The Russian Five Movie Review
The Russian Five Movie Review Metadata
Back in the 1980s when the Red Wings sucked and Detroit was feeling lower than the salt mines, new general manager, Jim Devellano, decided to sacrifice draft picks for unlikely players currently embedded in the Russian Army. Over the next 15 years, using defection, bribery, and subterfuge, he crafted the strongest, most feared five-man line in the NHL. Film Obsession was honored to attend the Red Carpet Premiere at the Emagine Theater in Royal Oak, MI on Friday, March 19, 2019, to speak with the director, the producer, and see some fantastic familiar faces.
Producer Jenny Feterovich was on the project for 3.5 years and remarked on how gratifying it was to bring this story to the big screen. “I’ve done a lot of projects in my life. This is blood, sweat and tears that we’ve put into this. It was a challenging project and it’s a legacy project for us, to be able to leave that legacy behind for Detroit, for the fans, for the Russian Community. I’m Russian myself so it’s a very proud moment for us.”
Darren McCarty (Detroit Red Wings, right wing, 1993-2004, 2007-2009) also joined the festivities, despite having already seen the film three times. “I’m most excited because it’s time to share. As somebody who was in the middle of it, lived in it, they captured every essence of not only love of he fellow man no matter where he was from but the highs and lows of how we went through it together.” When asked if he had any input on the documentary, he proudly told me he was in it and he’d raised the bar from PG to PG-13. “The one thing you’re going to get from me is truth. This is what it’s all about. This is for everybody.”
We asked Joshua Reihl, why the Russian Five? He said, “their story is so incredible, it’s an inspiring moment in history, Red Wings history, hockey history, those guys transformed the City and the team. They helped Detroit become Hockeytown, they transformed the League in puck possession style that’s now played. But for me personally, it’s Vladimir Konstatinov, and his perseverance through his limo accident. The fact that Vlady is able to walk when no one expected he would survive the night.” Joshua reminisced on his own terrifying accident which put him through three surgeries and several years of rehabilitation and was presented with a Konstantinov jersey for Christmas. “It was a reminder to me to have some perspective. Vladimir went through a lot worse and he didn’t give up and he’s still fighting with a smile on his face. I recovered and I went back to film school and I knew I had to tell this story.”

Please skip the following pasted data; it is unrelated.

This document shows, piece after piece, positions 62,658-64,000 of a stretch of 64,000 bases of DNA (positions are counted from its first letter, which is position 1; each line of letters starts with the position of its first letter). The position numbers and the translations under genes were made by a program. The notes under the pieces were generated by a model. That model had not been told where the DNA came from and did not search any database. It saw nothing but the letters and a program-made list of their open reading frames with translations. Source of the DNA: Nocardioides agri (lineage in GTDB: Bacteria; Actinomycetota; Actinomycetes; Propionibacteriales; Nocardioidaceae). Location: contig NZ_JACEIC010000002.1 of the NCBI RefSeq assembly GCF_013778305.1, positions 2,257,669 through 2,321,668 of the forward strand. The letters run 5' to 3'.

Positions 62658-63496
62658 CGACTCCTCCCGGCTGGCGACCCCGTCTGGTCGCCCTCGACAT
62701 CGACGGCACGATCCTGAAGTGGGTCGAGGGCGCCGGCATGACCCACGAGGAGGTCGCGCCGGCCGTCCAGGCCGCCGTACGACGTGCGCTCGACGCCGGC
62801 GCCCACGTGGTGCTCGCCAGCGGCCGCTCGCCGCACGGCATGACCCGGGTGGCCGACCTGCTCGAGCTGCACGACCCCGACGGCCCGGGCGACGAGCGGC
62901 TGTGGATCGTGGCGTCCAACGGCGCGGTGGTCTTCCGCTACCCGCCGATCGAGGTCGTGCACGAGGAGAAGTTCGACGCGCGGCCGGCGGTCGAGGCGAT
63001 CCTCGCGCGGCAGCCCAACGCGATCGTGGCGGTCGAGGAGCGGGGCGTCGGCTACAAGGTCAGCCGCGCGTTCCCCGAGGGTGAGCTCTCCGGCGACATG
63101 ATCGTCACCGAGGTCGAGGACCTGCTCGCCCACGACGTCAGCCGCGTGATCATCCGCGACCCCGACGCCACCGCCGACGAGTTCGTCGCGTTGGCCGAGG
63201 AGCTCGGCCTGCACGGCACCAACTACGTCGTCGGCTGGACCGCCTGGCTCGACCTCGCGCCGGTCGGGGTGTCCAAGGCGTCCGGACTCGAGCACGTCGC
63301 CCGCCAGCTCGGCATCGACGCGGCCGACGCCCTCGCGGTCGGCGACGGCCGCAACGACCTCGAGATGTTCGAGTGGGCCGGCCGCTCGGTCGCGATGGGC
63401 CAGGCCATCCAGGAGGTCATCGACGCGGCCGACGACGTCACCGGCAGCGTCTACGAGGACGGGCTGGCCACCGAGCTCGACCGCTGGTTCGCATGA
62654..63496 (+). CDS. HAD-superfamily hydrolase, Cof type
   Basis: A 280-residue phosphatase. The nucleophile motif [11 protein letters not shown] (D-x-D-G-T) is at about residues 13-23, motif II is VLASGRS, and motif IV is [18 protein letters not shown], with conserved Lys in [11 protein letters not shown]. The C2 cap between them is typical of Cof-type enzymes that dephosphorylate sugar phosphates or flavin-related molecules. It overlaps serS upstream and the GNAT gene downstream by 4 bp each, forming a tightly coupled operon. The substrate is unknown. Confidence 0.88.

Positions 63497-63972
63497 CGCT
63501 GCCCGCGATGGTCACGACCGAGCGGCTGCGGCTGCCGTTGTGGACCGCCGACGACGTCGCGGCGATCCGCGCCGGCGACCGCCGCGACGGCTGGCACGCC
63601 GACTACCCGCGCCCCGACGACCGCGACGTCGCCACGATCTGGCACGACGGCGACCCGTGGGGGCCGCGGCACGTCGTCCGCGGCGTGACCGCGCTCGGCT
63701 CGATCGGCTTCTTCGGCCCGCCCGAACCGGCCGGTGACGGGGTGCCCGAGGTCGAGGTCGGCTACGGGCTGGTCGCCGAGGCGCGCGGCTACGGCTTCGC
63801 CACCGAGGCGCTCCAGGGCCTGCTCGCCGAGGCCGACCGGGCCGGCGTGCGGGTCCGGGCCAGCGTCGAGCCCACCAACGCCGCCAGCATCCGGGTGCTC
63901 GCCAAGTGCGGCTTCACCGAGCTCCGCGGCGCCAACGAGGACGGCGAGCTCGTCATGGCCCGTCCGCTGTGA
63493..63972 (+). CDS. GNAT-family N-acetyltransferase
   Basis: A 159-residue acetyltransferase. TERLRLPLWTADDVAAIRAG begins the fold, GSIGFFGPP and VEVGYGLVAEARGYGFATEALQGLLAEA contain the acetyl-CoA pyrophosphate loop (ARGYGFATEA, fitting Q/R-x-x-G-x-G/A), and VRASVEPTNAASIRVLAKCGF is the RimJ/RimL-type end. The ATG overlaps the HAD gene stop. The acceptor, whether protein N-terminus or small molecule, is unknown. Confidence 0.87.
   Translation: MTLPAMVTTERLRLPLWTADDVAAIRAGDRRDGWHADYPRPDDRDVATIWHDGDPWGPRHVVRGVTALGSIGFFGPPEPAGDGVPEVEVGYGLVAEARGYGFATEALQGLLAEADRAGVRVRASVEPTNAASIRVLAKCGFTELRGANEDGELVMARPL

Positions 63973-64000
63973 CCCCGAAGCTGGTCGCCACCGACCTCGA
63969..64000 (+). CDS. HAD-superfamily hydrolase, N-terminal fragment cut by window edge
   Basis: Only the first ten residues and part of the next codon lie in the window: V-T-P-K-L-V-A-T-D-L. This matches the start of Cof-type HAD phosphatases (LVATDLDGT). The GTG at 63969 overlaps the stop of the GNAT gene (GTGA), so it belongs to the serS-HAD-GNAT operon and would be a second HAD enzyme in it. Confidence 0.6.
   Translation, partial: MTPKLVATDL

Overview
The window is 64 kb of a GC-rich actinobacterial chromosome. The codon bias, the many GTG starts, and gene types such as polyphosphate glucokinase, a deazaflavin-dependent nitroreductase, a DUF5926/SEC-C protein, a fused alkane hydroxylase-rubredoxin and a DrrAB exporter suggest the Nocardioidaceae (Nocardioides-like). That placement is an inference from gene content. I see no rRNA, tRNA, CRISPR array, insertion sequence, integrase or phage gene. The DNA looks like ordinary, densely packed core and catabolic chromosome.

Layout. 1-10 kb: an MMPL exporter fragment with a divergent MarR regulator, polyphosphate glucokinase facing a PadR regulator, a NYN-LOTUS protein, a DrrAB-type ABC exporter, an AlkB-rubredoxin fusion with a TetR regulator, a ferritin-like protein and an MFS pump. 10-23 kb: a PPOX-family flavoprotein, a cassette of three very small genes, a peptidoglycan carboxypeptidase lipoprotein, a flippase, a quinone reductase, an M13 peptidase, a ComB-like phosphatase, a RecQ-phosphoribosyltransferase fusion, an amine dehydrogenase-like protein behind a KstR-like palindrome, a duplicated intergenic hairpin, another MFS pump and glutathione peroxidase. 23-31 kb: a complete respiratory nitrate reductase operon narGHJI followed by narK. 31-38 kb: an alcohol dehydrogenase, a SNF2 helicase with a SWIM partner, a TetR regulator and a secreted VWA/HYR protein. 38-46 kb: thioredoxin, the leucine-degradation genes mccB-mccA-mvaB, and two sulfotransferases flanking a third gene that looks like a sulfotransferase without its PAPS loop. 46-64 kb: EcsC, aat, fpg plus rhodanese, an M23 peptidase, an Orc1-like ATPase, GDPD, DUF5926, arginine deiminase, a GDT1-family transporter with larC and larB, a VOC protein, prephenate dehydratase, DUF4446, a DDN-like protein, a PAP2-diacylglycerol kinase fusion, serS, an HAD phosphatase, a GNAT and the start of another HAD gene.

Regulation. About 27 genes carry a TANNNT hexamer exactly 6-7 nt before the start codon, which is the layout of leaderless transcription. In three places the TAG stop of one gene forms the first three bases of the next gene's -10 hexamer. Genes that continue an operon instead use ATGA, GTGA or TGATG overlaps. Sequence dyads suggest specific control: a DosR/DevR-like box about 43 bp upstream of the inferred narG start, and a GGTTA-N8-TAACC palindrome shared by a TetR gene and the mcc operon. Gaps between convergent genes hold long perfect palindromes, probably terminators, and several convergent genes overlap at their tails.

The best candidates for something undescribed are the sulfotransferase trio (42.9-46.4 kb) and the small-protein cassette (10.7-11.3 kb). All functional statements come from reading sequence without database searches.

Former players came out to celebrate The Russian Five and see old friends. John Ogrodnick (Detroit Red Wings, left wing, 1979-1987) was out to see the film for the first time. He returned to Detroit for the 1992-1993 season, his last in the NHL and carpooled with Vlady. Speaking of Konstatinov, “He was one of the most feared defensemen out there, his hits were unbelievable. When you watch these guys, they didn’t play the North American style They always maintained control, dumping the puck in was basically a turnover. For that generation, they made Detroit one of the most dominant teams.”
The well-heeled crowd came out for one more special reason. This premiere was also a fundraiser for former Red Wings defensemen (1991-1997) Vladimir Konstantinov, and a portion of proceeds from that night ticket’s sales, as well as the run of the documentary, are going towards The Vladimir Konstantinov Special Needs Trust to assist with lifestyle needs insurance does not cover.
As for the film, it’s a well-paced, entertaining retrospective on the building of the greatest five-man line the NHL had ever seen. Told through the remembrances of Jim Devellano, the surprisingly exciting history of how Slava Fetisov, Sergei Fedorov, Igor Larionov, Slava Kozlov and Vladimir Konstantinov, crossed oceans and borders to the NHL, specifically, Detroit. They formed a family and taught their teammates a new aggressive style of hockey fusing Russian tactics and American/Canadian finesse that brought out the rough and tumble spirit that came to define the Red Wings. You’ll feel as if you were there, living the trades, the clandestine meetings, and feeling the alienation of players in a new and frightening world of cameras, excess, and success – as well as the crushing lows of defeat. The Russian Five is engaging and a story that needed to be told to us, as Detroiters and as Red Wings fans. I can’t recommend this movie enough.
The Russian Five opens April 11, 2019.